Auburn University study on viruses spread by outdoor domestic cats drawing national attention

An Auburn University study on viruses spread by cats is gaining national attention after it showed that cats allowed to roam freely outdoors are 2.77 times more likely to have parasitic infections than indoor-only cats.

The study, “Who let the cats out: A meta-analysis on risk of parasitic infection in indoor versus outdoor domestic cats (Felis Catus),” appeared in the April 17 Biology Letters scientific journal and has been covered by major outlets such as The New York Times.

Kayleigh Chalkowski, a doctoral student in the School of Forestry and Wildlife Sciences, led the study.

“I was pretty excited,” Chalkowski said. “Academic research is frustrating sometimes. You stare at a computer screen and work through coding errors and data streamlining issues for hours on end, and it feels like the work, in some parts of the process, isn’t going to have any real impact.

“I’m very happy to know that my research is getting out there, but even more so the important message that cats—even a pet cat at home—can serve as a parasite reservoir and threaten human and wildlife health.”

Chalkowski’s co-authors were Associate Professor Sarah Zohdy and Professor Christopher Lepczyk, her advisors at the School of Forestry and Wildlife Sciences, and Associate Professor Alan E. Wilson of the School of Fisheries, Aquaculture and Aquatic Sciences.

Wilson is also pleased with the paper’s international impact.

“I think the best part of this is that it’s a student project,” he said. “To take a project, publish it and then have so much interest around the world—I don’t think I’ve ever seen a student publish a paper that’s had an impact so quickly.

“That has really blown me away, and I hope Kayleigh is enjoying this. What she showed in her data really resonates with people. People are crazy about their animals.”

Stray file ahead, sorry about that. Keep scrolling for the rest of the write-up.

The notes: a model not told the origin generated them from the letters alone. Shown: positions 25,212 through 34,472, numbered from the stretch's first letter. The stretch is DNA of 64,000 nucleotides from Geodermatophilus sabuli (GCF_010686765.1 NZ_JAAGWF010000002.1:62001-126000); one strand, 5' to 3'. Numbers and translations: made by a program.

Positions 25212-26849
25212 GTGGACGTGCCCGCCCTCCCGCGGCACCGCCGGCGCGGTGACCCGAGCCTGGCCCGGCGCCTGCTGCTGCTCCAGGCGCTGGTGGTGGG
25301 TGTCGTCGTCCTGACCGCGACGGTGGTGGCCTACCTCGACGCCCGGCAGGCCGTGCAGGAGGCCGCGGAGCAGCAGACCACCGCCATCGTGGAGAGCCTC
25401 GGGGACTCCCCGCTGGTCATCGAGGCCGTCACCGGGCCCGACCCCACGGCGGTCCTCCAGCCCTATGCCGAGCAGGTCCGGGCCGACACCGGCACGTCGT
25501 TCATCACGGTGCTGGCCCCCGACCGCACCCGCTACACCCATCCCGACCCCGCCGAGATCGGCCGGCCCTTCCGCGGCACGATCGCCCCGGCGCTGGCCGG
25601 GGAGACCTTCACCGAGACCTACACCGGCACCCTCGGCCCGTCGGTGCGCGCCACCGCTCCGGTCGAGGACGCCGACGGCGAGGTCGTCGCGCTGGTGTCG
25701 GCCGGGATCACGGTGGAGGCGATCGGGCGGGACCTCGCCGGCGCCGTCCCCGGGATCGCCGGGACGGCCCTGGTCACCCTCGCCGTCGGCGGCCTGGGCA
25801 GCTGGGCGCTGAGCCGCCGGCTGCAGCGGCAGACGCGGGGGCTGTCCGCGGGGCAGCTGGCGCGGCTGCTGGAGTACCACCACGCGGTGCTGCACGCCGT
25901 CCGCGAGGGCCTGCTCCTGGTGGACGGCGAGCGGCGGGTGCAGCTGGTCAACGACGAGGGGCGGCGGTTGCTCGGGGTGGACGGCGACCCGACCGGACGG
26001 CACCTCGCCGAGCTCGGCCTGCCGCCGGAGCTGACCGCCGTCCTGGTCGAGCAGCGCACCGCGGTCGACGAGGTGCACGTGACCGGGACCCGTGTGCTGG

Chalkowski said the group sought to quantify the effect of parasitic infection in indoor cats as compared to outdoor cats because of the potential of pet cats to transmit parasites to humans and surrounding wildlife. The research is the first of its kind.

“Cats are an underappreciated reservoir of infectious pathogens, and we saw a useful dichotomy in cat ownership—free-roaming outdoor access vs indoor-only—that we thought is important to quantify,” Chalkowski said. “Although it’s widely understood that keeping cats indoors prevents other obvious risks like getting run over by cars, the effect of indoor/outdoor on parasitic infection hadn’t been quantified yet on a broad scale of geographic locales and pathogen types.”

School of Forestry and Wildlife Sciences Dean Janaki Alavalapati said the international attention the study has garnered is significant.

“Because this research addresses aspects of a commonly debated topic, it can serve as a guide for cat owners who may not have realized the serious health risks inherent in allowing their cats to roam outdoors,” Alavalapati said.

“This meta-analysis is part of an ongoing study that is likely to yield even more insights on this subject.”

In the study’s acknowledgements section, the authors thanked the Auburn School of Forestry and Wildlife Science SQUAD, or Solving Quantitative, Unusual and Awesome Dilemmas, Auburn professors Todd Steury of the School of Forestry and Wildlife Sciences, Ash Abebe of the Department of Mathematics and Statistics and Biology and Forestry and Wildlife Sciences and Math Librarian Patricia Hartman.

Originally published April 24th, 2019.

(Written by Teri Greene)

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